One of Netflix’s biggest success stories of the year so far hasn’t been some big budget period drama (though we do love those), but rather five queer guys running around Atlanta spreading their magic.
The reboot of Queer Eye has become somewhat of a pop culture phenomenon, winning over audiences all over the globe with its infectious feel-good sentiment during a time when the world is a bit of a shit place to be.
One of the breakout stars from the show is Antoni Porowski, who serves as the food and wine guy. He is also serving it on the new cover of Gay Times, which is available to pre-order here.
The 34-year-old – who lives in New York City with his partner – has become the resident heartthrob, with many guys and girls wishing he’d come over to show them how to make guacamole sometime.
But when we spoke to Antoni for his cover feature, we were interested to hear about his view on his own sexual identity – especially as the show is called Queer Eye, not Gay Eye.
Queer identity has become more widely recognised as an umbrella term for sexual and gender minorities, which includes the full spectrum of the LGBTQ initialism.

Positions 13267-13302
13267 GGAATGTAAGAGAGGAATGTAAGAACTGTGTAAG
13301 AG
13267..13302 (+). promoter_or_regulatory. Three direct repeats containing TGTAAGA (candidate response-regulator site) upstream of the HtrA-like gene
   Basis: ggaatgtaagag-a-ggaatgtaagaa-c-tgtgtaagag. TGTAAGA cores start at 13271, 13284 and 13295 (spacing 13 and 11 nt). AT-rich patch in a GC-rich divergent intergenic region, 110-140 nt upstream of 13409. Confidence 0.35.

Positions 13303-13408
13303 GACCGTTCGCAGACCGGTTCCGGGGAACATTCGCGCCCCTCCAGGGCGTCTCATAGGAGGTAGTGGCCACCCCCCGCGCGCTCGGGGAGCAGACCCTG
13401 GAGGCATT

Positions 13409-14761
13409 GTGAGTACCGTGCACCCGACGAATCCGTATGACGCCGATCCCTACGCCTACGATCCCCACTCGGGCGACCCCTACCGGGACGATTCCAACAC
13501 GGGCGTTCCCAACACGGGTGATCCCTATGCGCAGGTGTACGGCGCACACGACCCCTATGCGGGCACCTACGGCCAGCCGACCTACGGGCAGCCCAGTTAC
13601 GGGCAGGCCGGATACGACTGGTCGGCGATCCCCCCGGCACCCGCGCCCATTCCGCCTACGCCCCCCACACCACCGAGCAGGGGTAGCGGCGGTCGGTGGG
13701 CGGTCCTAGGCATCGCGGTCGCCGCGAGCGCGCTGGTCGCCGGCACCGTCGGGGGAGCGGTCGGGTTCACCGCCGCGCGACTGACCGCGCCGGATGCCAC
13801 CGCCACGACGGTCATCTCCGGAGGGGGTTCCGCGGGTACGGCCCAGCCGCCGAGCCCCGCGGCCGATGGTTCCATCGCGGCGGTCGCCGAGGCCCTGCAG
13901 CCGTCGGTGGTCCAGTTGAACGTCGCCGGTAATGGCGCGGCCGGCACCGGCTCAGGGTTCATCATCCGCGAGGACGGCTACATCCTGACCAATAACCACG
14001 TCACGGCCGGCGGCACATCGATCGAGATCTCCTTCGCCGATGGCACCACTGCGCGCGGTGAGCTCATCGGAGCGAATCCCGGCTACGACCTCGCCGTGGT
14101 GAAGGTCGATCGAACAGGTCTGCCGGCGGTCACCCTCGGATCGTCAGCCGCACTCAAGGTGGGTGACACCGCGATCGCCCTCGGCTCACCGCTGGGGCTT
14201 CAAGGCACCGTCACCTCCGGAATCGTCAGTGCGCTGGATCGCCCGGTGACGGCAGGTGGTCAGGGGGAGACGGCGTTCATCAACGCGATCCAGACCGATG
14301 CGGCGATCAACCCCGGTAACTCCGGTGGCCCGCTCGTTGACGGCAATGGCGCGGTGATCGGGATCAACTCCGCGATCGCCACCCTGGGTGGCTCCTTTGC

So, does Antoni like to use labels to define who he is?
© Taylor Miller for Gay Times
“I’ve always considered myself a little more fluid along the spectrum,” he tells Gay Times. “So even being called bisexual… I remember in my early twenties I was like, ‘But bisexual means I can only like girls and guys, what if I like something else?’.
“Maybe it’s just my rebellious nature. I’m me, I’m Antoni, and I’m all these things. Some people want to define themselves, and they should as it’s part of their identity.
“For me personally, I’ve never really had a label for myself. Today I’m gay, I’m in a gay relationship, and that’s where I am. That’s good enough for me.”
What Queer Eye has done for Antoni, however, is make him feel more comfortable with the man he was always supposed to be.
Hanging around with Bobby Berk, Karamo Brown, Tan France and Jonathan Van Ness has helped him open up and embrace queer culture.
“When I first started telling people about the show, I would embarrassingly catch myself whispering ‘Queer’ as though… I don’t know if I was embarrassed or I had some kind of shame, but it still felt taboo from childhood,” he tells us.
“It’s kind of nice because now I say it really confidently. The more you immerse yourself in something, the less precious it gets.”
You can read the full interview with Antoni in the May 2018 issue of Gay Times, which is available to pre-order here.
The issue also features Dexter Mayfield, The Walking Dead star Danile Newman, Fischerspooner frontman Casey Spooner, and Desmond Is Amazing – the ten year old Drag Queen of our dreams.